In gassho

Mark
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Old 02-27-2007, 03:41 PM   #9
eyrie
 
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Re: home practice

tandou undou = solo exercises

All those individual "warm up" exercises everyone does while waiting to get into the "meat" of the class.... waza.

As far as I'm concerned, "warm ups" ARE the body conditioning exercises AND should be done OUTSIDE of class EVERYDAY. Class/mat time is merely a venue for either learning technical application of those body conditioning skills you've worked so hard to get outside of class, and a venue to TEST those skills.

Ignatius
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Old 02-27-2007, 05:19 PM   #10
jennyvanwest
 
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Re: home practice

excellent. thanks Ignatius.
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Old 03-01-2007, 12:35 AM   #11
CNYMike
Dojo: Finger Lakes Aikido
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Re: home practice

Quote:
Jenny Van West wrote: View Post
I'm away from Aikido for 10 days and need some ideas for home practice. I'm traveling just myself with my two young boys, so 10-20 minutes of focused practice is realistic for my attention span.

Any ideas to share?

TIA!

Jenny
Stretching -- legs and wrists -- and then footwork drills, ie irimi tenkan, could cover it. If you have a boken and a jo and room to use them, haul those out.
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Old 03-01-2007, 03:42 AM   #12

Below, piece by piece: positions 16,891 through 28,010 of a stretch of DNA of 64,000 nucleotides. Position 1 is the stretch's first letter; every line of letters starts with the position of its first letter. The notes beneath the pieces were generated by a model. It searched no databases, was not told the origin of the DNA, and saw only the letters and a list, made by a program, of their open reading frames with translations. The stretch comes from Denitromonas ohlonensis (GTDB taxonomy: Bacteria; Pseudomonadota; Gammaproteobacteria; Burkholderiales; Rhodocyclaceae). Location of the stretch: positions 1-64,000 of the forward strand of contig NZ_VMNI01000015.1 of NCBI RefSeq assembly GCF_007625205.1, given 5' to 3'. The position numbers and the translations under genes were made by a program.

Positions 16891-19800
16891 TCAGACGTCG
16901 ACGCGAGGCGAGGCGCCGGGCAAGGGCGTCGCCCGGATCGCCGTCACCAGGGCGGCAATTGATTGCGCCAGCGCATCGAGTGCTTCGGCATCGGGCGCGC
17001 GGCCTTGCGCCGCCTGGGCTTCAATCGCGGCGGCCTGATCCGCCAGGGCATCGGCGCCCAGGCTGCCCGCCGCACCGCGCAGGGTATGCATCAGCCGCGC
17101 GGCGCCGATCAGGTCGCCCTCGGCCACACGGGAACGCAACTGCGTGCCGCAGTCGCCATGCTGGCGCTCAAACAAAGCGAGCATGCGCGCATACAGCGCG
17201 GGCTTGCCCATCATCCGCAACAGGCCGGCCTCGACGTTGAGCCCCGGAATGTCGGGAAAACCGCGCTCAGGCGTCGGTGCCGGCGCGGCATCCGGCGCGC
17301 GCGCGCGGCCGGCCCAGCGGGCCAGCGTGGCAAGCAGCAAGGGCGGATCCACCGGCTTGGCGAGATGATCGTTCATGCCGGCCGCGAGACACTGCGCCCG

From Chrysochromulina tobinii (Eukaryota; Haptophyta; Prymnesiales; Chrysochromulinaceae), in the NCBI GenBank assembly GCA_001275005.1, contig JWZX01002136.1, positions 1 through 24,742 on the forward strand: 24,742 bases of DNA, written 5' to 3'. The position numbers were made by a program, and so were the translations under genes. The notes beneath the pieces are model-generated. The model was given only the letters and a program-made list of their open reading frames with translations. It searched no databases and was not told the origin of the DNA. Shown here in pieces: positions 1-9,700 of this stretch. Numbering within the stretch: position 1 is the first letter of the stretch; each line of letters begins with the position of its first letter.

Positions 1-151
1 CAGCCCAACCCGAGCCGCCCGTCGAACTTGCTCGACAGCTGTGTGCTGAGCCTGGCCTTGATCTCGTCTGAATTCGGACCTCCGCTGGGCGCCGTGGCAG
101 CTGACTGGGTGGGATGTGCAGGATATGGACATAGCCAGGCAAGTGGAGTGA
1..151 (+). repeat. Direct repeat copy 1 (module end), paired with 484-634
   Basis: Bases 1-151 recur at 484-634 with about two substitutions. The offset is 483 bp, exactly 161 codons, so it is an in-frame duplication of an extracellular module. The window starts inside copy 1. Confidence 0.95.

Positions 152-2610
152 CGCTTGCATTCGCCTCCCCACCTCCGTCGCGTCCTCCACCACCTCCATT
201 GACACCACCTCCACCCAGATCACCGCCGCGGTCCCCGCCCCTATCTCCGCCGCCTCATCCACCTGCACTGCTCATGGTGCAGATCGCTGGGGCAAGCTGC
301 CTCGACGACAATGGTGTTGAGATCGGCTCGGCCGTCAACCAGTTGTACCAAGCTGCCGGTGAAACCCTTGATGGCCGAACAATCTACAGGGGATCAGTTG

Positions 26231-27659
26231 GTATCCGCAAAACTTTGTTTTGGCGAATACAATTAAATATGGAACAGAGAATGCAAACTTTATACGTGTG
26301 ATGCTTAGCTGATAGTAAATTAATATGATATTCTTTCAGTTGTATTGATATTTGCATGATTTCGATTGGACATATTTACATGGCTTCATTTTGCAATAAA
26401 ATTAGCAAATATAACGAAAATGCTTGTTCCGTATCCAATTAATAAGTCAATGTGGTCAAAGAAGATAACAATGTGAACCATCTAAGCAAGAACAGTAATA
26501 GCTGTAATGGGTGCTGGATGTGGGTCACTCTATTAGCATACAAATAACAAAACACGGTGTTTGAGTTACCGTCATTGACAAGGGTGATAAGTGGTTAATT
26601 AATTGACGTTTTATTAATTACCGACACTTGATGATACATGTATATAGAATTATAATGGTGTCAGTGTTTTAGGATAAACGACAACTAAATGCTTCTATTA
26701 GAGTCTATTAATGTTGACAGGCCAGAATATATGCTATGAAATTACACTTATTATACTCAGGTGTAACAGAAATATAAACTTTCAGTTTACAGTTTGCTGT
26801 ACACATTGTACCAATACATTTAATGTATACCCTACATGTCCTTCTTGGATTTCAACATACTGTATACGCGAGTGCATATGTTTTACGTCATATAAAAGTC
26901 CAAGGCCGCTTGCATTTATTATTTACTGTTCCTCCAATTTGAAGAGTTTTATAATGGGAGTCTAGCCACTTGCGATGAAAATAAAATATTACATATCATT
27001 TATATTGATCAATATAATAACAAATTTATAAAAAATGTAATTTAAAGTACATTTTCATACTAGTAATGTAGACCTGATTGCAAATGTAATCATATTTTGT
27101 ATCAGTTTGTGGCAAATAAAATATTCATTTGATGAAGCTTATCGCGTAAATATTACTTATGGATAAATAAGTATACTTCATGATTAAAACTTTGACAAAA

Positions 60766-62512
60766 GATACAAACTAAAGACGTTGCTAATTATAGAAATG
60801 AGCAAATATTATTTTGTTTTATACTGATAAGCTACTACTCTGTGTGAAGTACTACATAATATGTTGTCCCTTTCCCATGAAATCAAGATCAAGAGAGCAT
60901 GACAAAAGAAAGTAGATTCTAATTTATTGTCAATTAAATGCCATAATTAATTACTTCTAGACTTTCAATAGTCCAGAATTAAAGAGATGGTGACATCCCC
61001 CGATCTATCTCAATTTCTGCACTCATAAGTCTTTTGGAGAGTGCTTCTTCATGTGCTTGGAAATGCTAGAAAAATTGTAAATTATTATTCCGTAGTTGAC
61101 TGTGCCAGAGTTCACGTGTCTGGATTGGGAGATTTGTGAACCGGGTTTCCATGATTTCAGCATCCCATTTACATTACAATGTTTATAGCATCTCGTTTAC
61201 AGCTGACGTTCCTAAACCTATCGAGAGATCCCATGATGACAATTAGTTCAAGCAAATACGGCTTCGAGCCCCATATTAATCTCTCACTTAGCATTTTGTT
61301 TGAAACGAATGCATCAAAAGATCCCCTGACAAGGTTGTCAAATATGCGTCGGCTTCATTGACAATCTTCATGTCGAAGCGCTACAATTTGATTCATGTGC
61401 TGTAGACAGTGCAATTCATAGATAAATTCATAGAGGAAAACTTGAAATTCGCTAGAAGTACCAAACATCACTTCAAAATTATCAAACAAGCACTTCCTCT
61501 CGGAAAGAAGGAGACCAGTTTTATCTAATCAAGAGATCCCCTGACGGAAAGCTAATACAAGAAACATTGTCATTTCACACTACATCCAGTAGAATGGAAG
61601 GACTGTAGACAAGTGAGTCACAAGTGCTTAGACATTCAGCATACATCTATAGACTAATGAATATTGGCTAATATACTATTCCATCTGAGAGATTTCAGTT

Mark Uttech
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Re: home practice

Simply practicing mindfulness may seem easy, but it isn't. It certainly takes up the time!

In gassho,

Mark
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Old 03-01-2007, 03:43 PM   #13
Bronson
 
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Re: home practice

Ok, I'll be the dissonant voice in the forest and say take a 10 day break. Relax, regroup, focus on the time with your kids, do whatever. I've experienced it myself and seen it in others that after a short break people often come back better than they were before.

Bronson

"A pacifist is not really a pacifist if he is unable to make a choice between violence and non-violence. A true pacifist is able to kill or maim in the blink of an eye, but at the moment of impending destruction of the enemy he chooses non-violence."
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Old 03-01-2007, 04:31 PM   #14
jennyvanwest
 
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Re: home practice

Quote:
Bronson Diffin wrote: View Post
Ok, I'll be the dissonant voice in the forest and say take a 10 day break. Relax, regroup, focus on the time with your kids, do whatever. I've experienced it myself and seen it in others that after a short break people often come back better than they were before.

Bronson
interesting!

Well, the situation right now is that I had a week's trip in December that turned into a 3 week hiatus from practice due to illness, then I came back for a month (the beginning of which I literally could remember almost nothing I'd learned in 4 months), got back in the groove, then I caught the chicken pox (!!) which had me out for 10 days. Fortunately, I rallied before my 6th kyu test, which was a real boost!